The MLB All-Star game is commonly called the "Midsummer Classic," and is played every year between the National League and the American League.Click Here to Buy MLB All-Star Baseball Tickets
The game is played annually in mid-July, at about the half-way point of the season. The game is used to determine who will have the home field advantage for the World Series. The very first All Star game was played in 1933 in Chicago at the World's Fair. The Chicago Tribune's sports editor came up with the idea as a one-time event which has grown into a yearly competition. Deciding where the game will be played is done by MLB, and alternates between the National and American Leagues yearly.
There are only three franchises whose representatives have never won a game: the Arizona Diamondbacks, the Tampa Bay Devil Rays and the Florida Marlins. Between the years of 1935 and 1946 each All-Star squad's manager chose the players that would be on each team. Fans began voting in 1947. The player selection process has changed numerous times, as when fans were voting, the fans of the Cincinnati Reds dominated the ballots submitted in 1957, and put one of their own in every position. Players, coaches and managers elected players in starting positions until 1970. It has since been given back to fans.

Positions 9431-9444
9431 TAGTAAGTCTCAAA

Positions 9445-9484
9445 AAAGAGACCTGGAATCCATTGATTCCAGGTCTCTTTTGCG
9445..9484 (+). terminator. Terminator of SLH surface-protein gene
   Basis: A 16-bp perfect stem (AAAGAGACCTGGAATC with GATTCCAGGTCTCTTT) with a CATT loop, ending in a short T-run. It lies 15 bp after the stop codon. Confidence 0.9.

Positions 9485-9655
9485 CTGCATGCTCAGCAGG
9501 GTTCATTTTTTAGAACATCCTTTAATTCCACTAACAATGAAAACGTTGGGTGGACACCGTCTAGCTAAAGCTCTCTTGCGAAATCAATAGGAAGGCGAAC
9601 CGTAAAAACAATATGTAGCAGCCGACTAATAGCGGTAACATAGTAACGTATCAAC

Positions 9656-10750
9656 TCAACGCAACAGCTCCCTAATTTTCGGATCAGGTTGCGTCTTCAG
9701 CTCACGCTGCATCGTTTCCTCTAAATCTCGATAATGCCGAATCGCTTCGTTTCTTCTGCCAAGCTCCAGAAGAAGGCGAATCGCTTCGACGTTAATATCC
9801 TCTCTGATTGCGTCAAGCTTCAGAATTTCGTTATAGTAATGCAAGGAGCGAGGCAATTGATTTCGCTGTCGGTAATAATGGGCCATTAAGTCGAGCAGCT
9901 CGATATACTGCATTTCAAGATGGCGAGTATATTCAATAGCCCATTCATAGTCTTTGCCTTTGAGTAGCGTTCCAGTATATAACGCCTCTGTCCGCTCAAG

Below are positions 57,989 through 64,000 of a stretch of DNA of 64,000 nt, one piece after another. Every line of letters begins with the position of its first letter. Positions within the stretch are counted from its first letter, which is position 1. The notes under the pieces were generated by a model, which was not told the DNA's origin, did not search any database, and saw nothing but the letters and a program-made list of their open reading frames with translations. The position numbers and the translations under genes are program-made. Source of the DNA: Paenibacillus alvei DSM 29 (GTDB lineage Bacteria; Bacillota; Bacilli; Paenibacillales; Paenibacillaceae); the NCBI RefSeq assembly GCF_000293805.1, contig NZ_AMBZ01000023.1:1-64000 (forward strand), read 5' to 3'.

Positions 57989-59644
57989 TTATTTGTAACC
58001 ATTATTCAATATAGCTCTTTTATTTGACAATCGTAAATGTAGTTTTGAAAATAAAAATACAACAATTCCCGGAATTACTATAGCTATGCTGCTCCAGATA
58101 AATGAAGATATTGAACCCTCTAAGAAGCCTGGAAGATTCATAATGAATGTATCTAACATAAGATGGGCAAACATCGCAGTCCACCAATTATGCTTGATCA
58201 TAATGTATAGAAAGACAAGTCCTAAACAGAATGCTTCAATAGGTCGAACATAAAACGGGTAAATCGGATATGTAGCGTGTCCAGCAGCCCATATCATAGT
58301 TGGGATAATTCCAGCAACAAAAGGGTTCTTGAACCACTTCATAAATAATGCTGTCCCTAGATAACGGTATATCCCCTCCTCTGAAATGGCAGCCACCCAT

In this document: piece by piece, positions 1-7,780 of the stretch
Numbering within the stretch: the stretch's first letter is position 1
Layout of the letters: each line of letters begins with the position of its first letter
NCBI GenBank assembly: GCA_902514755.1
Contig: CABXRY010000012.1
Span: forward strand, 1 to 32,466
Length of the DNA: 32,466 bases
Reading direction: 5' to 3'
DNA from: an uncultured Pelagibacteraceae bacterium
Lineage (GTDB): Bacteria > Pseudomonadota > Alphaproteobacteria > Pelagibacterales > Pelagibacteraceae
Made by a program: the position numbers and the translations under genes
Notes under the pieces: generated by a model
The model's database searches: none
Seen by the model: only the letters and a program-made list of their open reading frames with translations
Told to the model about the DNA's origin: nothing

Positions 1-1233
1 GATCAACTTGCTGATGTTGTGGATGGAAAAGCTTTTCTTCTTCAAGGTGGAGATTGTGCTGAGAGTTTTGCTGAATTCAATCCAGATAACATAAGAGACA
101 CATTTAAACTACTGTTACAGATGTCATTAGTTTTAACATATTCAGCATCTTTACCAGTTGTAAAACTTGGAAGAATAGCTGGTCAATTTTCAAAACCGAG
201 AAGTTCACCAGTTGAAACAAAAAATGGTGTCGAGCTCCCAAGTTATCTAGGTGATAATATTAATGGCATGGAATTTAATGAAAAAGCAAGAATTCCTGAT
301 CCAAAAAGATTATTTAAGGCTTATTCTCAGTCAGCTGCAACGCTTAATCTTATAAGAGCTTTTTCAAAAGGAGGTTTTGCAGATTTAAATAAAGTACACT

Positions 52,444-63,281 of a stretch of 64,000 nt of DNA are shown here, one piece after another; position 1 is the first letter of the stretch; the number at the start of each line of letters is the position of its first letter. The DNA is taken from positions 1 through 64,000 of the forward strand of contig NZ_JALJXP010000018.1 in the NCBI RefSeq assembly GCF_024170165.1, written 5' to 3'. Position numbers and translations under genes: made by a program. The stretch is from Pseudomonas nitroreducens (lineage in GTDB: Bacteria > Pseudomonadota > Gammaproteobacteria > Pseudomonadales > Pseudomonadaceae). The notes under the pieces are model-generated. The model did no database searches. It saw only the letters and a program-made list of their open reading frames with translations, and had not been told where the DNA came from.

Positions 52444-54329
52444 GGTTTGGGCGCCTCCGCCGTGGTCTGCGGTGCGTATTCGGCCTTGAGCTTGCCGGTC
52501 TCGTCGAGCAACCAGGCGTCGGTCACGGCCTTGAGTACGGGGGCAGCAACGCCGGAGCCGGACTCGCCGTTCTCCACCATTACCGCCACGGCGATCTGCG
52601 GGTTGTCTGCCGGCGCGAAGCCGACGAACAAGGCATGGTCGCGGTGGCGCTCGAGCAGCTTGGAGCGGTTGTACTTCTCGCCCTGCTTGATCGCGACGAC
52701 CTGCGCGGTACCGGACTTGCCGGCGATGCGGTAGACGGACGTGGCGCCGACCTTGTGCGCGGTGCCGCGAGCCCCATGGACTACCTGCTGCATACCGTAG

In 1945, the All-Star game was scheduled to be played at Fenway Park in Boston, but was cancelled due to wartime travel restrictions. From 1959 to 1962, each season had two All-Star Games to raise money for players' pension funds and other things. There is only one player of all those that started in the 1934 All-Star Game that have not made it to the Baseball Hall of Fame, Wally Berger.
The first player to be chosen for the All-Star team that was chosen due to a fan write-in was in 1970, with Rico Carty. Carty was quoted as saying, "Thanks to the fans for making this possible, and thanks to Gilette for making this all necessary." The second player chosen this way was Steve Garvey, and in that 1970 All-Star Game he became MVP. The only time a game was played on a weekend was in 1981, when the game was moved to a Sunday night in Cleveland. The second half of the game was played in Wrigley Field the next day. In 1957, fans of the Cincinnati Reds stuffed the ballot box, and seven of the eight players on the All-Star team came from the Reds.
The All-Star Game in Major League Baseball has been played since its start in 1933 at Chicago's World Fair. The game was created by then sports editor of the Chicago Tribune, Arch Ward. Though the intention was a one-time gig, the game has expanded to a yearly event. In fact, from the years of 1959 to 1962, a fund-raising second game was played each season to contribute to players' pension funds and other causes. The very first tie in the game came in 1961 at Fenway Park. Rain stopped the game in the ninth inning.
In 2002, the game ended when both teams had run out of pitchers in the 11th inning. This caused a controversial declaration of a tie by the Commissioner Bud Selig. Home field advantage used to alternate between the two leagues. After that game as an added incentive to have a winner, the advantage for the World Series was awarded to the league who won in 2003 and 2004. In 2005 and 2006 the same thing was awarded. There is still no guarantee that a tie could not happen again in such a manner, and would cause a "suspended game," with a rescheduled finish to break the tie.